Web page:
Lebanon - A Dangerous Souvenir

You can still see the marks made by the shrapnel on the ceiling of Rusha Zayoun’s family living room and try not to look at what’s left of her leg when she wheels herself into the room. A shy 17 year old, who smiles awkwardly when you make eye contact, she knows that her future is bleak. She will find it hard to marry and escape the house where her father, Ali, brought home the cluster munition.

The truth is that the South of Lebanon is littered with unexploded ordnance. The rights and wrongs of the conflict and the way in which it was fought is of little matter to the civilian population that, long after ‘peace’ has come, still endures mutilated bodies and the legacy of all the other ‘dangerous souvenirs’ that are found in the orange groves or delicately nesting, unseen, in tree branches.

To walk through a ‘cleared’ site in the company of men like Zac Jonson or Karl Greenwood is to taste the unpredictability of the land. But you have to trust. These man have ‘walked’ the impact sites still live with weapons; touched the tree bark gouged by white-hot metal; calculated, by years of experience, the trajectories of the clusters’ paths. But it’s still a walk with apprehension. Of course, you know that they will modestly dismiss their presence as ‘doing their job’ but there’s no disguising the pleasure of Lovejoy, the Zimbabwean Technical Advisor, at being greeted by a grateful wave by a farmer; of Ernst, the South African, being offered yet more coffee in the village.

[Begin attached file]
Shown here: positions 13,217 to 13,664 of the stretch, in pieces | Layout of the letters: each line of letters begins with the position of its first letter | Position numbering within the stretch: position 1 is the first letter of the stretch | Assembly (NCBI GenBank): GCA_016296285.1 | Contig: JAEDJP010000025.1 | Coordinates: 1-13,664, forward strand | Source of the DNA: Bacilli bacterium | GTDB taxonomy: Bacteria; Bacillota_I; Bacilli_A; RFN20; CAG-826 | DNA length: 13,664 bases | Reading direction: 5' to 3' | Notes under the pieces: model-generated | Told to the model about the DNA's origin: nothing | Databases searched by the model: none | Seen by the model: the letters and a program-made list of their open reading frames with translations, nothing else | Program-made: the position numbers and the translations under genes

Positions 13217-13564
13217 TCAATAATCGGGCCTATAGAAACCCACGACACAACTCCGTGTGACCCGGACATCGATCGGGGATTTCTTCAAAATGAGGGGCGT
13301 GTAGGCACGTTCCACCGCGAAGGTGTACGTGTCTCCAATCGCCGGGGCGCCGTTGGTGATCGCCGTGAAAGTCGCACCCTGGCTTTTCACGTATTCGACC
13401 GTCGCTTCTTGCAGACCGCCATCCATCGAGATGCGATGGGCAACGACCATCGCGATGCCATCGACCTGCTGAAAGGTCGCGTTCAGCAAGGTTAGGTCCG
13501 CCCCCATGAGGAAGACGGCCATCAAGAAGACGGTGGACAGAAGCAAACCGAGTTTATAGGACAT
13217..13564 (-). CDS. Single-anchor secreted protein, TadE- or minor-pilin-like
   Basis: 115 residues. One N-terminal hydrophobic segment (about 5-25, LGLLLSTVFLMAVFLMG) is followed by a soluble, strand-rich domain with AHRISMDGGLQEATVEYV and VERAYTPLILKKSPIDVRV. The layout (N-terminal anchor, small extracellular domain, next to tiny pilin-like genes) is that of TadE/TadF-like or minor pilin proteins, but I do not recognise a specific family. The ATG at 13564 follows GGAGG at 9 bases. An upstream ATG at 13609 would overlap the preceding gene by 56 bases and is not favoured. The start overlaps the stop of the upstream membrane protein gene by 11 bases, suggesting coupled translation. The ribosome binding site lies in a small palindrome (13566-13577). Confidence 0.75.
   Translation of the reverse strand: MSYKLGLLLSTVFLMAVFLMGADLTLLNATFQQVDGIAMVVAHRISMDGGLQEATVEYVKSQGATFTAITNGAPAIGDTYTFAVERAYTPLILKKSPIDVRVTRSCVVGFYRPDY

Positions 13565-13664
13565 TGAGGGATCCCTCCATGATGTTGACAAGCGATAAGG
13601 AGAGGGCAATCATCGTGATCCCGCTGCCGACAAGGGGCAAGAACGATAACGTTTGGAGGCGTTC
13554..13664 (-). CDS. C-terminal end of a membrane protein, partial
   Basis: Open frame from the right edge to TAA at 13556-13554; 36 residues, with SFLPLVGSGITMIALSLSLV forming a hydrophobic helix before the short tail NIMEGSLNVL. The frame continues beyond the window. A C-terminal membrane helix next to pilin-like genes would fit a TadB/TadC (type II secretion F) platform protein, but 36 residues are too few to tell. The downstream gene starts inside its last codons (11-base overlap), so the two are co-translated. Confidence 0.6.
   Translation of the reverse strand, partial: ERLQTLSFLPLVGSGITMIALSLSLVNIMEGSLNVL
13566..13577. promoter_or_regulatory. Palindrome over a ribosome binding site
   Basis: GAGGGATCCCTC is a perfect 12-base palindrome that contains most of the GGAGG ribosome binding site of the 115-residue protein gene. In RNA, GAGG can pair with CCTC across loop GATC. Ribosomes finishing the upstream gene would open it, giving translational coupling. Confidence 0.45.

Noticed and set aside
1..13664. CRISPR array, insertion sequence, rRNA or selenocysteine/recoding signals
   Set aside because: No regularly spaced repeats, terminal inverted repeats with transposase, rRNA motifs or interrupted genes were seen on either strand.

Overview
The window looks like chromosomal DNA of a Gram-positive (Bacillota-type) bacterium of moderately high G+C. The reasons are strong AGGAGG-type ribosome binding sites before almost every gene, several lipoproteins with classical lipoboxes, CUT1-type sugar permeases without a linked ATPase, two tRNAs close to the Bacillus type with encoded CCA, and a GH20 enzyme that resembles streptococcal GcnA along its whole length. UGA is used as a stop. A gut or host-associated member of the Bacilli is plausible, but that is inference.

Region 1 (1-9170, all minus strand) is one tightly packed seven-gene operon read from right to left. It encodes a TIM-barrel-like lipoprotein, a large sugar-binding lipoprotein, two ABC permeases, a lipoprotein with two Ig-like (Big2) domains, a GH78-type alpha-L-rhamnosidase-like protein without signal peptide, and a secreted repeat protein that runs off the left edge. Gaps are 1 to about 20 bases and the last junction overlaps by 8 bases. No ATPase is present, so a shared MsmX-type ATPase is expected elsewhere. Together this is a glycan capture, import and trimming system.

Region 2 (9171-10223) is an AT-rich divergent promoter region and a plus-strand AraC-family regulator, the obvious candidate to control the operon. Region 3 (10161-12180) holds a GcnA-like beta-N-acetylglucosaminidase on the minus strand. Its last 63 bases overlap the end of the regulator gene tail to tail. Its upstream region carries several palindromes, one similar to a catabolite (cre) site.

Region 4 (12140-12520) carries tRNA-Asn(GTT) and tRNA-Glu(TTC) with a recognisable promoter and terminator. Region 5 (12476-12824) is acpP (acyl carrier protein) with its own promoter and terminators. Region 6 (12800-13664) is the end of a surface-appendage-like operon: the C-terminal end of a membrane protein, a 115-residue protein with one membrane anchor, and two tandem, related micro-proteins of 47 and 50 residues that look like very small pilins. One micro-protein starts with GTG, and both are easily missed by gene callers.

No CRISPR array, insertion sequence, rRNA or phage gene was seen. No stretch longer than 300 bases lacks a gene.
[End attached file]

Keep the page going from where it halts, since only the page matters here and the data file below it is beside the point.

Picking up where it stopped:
These men have made a real difference and the locals know it. The staff that they’ve trained have taken these skills and are clearing their own land. It’s hot and unpleasant work: fingertip searches with clumsy body armour and visors. Mahmoud Turkiye has worked here with HI from the very start clearing his country of munitions inch by inch. While his sisters and cousins sit outside their house in the sun, he stretches out on the sofa after another day searching. His mother, interrupting his reading as she touches his head, offers quietly,

“…Of course, I am very proud of him… ”

©Stuart Freedman